Demystifying Stats for non-statisticians: P-Values

statistics & probability
By Ben We.

Statistical Mediation & Moderation in Psychological Research (19)If you’ve ever taken a statistics course, you’ve experienced the strange, slightly opaque world of statistical jargon, where colloquial language has highly specific meanings that are easily abused. One of the most famous, most abused statistical terms is the “p-value.” In almost every field of science there’s an ongoing discussion over P-values, and whether the common P-Value Threshold of 0.05 is even reasonable or not. So, what is a P-value, and why is 0.05 such a contentious number?

What is a P-Value?

Before I give you the book definition of a P-value, let me recap how the statistical court of significance works. All data is initially assumed to be ordinary, terribly boring, and totally within expected boundaries unless proven elsewise. To decide that some observations are worthy of note, statisticians need a quantitative method.

That’s where the P-value comes in. Academically, the P-value is the probability of obtaining results as extreme as the observed data, assuming that the null hypothesis is correct1. While that definition is rather stuffy, opaque and not at all appealing, I hope you’ll understand it with this more concrete example. Let’s say you have a friend named Alvin who loves to play tricks on you. One day, he comes up to you with a coin and tells you to guess heads or tails.

You guess, and he flips heads.

Then, he flips heads again.

And, heads again,

And, heads again,

And, once more, to be sure, he flips the coin and it lands heads.

How many flips would it take before you suspect that he is using a trick coin? For me, it would be between four and five heads in a row - four is suspicious, and five, far too many heads in a row. This gut feeling is your intuition’s P-value threshold. Unfortunately, while intuition is acceptable with your friend Alvin, it doesn’t fly for statistics. So, let’s actually see what the probability of flipping 4 or 5 heads in a row is.

4 Heads: ½ x ½ x ½ x ½ = 0.0625

5 Heads: ½ x ½ x ½ x ½ x ½ = 0.03125

To translate those numbers into English: There’s a 6.25% chance that you could flip 4 heads in a row, and a 3.125% chance that you could flip 5 heads in a row assuming the coin is an ordinary coin. A 6.25% chance is pretty low, so I would want to examine Alvin’s coin closely. However, your threshold may vary depending on how rare you feel a 6% event is or not.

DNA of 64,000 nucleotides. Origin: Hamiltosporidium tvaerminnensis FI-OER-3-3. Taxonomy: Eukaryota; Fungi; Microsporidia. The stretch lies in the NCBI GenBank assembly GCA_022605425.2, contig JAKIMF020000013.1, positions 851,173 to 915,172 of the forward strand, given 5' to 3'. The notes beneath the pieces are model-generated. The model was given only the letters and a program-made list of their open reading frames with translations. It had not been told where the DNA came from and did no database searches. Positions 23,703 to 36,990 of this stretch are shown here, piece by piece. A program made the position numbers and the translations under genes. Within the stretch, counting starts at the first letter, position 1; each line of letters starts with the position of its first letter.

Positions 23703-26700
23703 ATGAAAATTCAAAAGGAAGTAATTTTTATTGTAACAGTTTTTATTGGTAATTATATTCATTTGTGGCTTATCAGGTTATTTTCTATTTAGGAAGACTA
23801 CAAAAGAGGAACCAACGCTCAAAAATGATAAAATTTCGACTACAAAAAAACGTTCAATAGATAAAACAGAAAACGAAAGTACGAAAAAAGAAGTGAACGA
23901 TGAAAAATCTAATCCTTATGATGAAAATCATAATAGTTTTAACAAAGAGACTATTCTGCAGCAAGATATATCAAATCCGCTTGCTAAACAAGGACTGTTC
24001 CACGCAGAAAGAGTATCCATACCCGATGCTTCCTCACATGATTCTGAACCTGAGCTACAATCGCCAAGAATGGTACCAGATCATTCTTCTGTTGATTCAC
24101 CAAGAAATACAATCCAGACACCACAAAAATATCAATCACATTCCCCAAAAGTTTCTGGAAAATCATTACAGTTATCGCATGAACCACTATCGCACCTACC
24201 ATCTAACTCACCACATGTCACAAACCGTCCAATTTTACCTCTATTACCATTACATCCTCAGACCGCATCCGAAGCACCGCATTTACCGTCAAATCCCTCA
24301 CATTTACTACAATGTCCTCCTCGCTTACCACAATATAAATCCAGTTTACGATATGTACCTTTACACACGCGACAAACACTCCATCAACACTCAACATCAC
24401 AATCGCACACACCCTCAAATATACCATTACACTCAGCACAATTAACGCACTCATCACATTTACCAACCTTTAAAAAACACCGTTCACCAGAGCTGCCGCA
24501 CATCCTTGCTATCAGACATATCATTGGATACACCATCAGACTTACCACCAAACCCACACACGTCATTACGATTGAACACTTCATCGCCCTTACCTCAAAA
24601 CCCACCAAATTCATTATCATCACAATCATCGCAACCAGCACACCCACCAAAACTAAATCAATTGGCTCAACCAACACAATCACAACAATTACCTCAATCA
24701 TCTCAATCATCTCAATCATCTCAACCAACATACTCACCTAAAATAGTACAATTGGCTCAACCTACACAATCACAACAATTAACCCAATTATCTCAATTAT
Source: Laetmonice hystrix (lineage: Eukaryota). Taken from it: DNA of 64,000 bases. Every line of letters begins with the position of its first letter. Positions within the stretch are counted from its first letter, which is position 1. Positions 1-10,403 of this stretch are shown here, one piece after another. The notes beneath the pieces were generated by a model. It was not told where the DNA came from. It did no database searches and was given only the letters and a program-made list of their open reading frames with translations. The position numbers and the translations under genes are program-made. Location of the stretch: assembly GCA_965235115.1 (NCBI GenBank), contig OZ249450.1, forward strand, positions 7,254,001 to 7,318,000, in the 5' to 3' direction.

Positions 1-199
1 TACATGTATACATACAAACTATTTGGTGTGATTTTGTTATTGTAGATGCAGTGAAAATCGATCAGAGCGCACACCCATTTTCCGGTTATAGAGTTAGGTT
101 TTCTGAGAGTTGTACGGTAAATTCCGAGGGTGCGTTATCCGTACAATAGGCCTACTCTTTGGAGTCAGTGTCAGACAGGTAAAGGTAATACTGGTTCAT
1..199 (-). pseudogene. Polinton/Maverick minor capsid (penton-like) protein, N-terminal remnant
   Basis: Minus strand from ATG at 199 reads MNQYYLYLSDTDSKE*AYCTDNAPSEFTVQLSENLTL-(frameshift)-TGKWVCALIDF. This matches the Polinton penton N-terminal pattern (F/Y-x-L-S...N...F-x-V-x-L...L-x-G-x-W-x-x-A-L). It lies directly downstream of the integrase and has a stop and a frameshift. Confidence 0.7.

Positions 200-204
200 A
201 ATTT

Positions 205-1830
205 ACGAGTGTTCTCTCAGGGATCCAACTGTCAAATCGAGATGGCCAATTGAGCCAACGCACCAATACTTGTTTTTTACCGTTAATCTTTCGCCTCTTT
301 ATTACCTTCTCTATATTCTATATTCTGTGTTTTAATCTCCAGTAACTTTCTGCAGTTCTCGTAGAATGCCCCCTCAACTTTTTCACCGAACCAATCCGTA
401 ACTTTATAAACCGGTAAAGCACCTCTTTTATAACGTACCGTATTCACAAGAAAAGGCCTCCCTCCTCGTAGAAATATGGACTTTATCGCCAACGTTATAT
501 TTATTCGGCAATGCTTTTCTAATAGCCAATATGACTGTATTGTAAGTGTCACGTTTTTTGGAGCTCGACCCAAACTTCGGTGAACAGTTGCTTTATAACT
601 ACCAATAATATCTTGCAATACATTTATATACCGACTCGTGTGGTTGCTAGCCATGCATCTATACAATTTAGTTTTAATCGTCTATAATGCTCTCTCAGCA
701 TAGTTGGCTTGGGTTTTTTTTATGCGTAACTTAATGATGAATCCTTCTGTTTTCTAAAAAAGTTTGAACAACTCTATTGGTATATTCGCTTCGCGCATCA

That 6% chance is the P(robability)-value, and the point when you feel with uncomfortable with the odds is your P-value threshold.

So, how did we get 0.05, and why all the fuss?

0.05, or 5% is a common threshold that most statisticians use to separate “statistically significant” from “statistically insignificant” results. Unfortunately, this threshold was not carefully calculated, but rather was picked arbitrarily by a statistician way in the past.

The problem is that so many people are taught with that standard, that they just look for that magic number, throwing out results with a P-value of 0.051, while confidently wielding results with a P-value of 0.049 like the ten commandments. However, the truth is that the “insignificant” 0.051 is almost just as rare as the “significant” 0.049. So, why the hang up on 0.05, and why don’t we use other numbers?

For one, it is a good baseline metric – 1 in 20 is a pretty rare event, but not so rare that it is an insurmountable bar. For example, during early March, there is approximately a 4-5% chance of experiencing a mixed rain/snow storm in Boston. As any local can attest, a mixed storm in March isn’t extremely rare, but it isn’t expected (or wanted for that matter). As a result, a 5% threshold is strict enough to keep the most unlikely events out, but not so strict as to disallow relatively unlikely events.

More importantly, since 5% is the accepted standard, using that value indicates that you play by the rules and that you’re not trying to pull some trickery. So, many statisticians won’t bat an eye at a P-value of 0.05.

However, there are actual quantifiable issues with the 0.05 P-value, and times when even the most rule-following statistician would gladly move the threshold. However, these are outside the scope of this post, and will be covered another time. Until then, good luck and hope the data gods reward you with some good P-values!

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Looking for more information on statistics? Check out some other helpful blog posts below!:

Introductory Statistics: Are my data normal?

Statistical Mediation & Moderation in Psychological Research

Why Understanding Statistics Matters More Than Ever